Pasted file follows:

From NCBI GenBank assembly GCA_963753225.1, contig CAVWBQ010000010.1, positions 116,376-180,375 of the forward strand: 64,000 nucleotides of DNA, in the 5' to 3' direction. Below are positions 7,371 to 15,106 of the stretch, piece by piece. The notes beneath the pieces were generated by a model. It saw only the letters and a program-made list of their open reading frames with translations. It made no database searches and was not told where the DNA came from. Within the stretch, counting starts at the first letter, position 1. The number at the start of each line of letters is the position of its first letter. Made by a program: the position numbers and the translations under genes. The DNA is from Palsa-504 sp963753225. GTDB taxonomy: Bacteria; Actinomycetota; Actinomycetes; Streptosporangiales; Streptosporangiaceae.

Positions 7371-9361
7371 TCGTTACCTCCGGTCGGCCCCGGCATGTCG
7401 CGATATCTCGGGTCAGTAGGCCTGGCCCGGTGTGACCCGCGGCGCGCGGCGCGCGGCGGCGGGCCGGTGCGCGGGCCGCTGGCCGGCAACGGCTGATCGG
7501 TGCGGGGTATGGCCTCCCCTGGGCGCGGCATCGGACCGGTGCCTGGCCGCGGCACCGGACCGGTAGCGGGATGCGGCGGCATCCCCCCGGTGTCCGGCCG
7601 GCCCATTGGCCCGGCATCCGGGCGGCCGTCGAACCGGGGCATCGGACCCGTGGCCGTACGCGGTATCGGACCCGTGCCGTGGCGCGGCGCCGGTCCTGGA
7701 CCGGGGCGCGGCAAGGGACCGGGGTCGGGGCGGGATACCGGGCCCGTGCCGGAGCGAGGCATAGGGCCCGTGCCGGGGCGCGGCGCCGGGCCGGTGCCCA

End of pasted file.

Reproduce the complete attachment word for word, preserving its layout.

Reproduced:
From NCBI GenBank assembly GCA_963753225.1, contig CAVWBQ010000010.1, positions 116,376-180,375 of the forward strand: 64,000 nucleotides of DNA, in the 5' to 3' direction. Below are positions 7,371 to 15,106 of the stretch, piece by piece. The notes beneath the pieces were generated by a model. It saw only the letters and a program-made list of their open reading frames with translations. It made no database searches and was not told where the DNA came from. Within the stretch, counting starts at the first letter, position 1. The number at the start of each line of letters is the position of its first letter. Made by a program: the position numbers and the translations under genes. The DNA is from Palsa-504 sp963753225. GTDB taxonomy: Bacteria; Actinomycetota; Actinomycetes; Streptosporangiales; Streptosporangiaceae.

Positions 7371-9361
7371 TCGTTACCTCCGGTCGGCCCCGGCATGTCG
7401 CGATATCTCGGGTCAGTAGGCCTGGCCCGGTGTGACCCGCGGCGCGCGGCGCGCGGCGGCGGGCCGGTGCGCGGGCCGCTGGCCGGCAACGGCTGATCGG
7501 TGCGGGGTATGGCCTCCCCTGGGCGCGGCATCGGACCGGTGCCTGGCCGCGGCACCGGACCGGTAGCGGGATGCGGCGGCATCCCCCCGGTGTCCGGCCG
7601 GCCCATTGGCCCGGCATCCGGGCGGCCGTCGAACCGGGGCATCGGACCCGTGGCCGTACGCGGTATCGGACCCGTGCCGTGGCGCGGCGCCGGTCCTGGA
7701 CCGGGGCGCGGCAAGGGACCGGGGTCGGGGCGGGATACCGGGCCCGTGCCGGAGCGAGGCATAGGGCCCGTGCCGGGGCGCGGCGCCGGGCCGGTGCCCA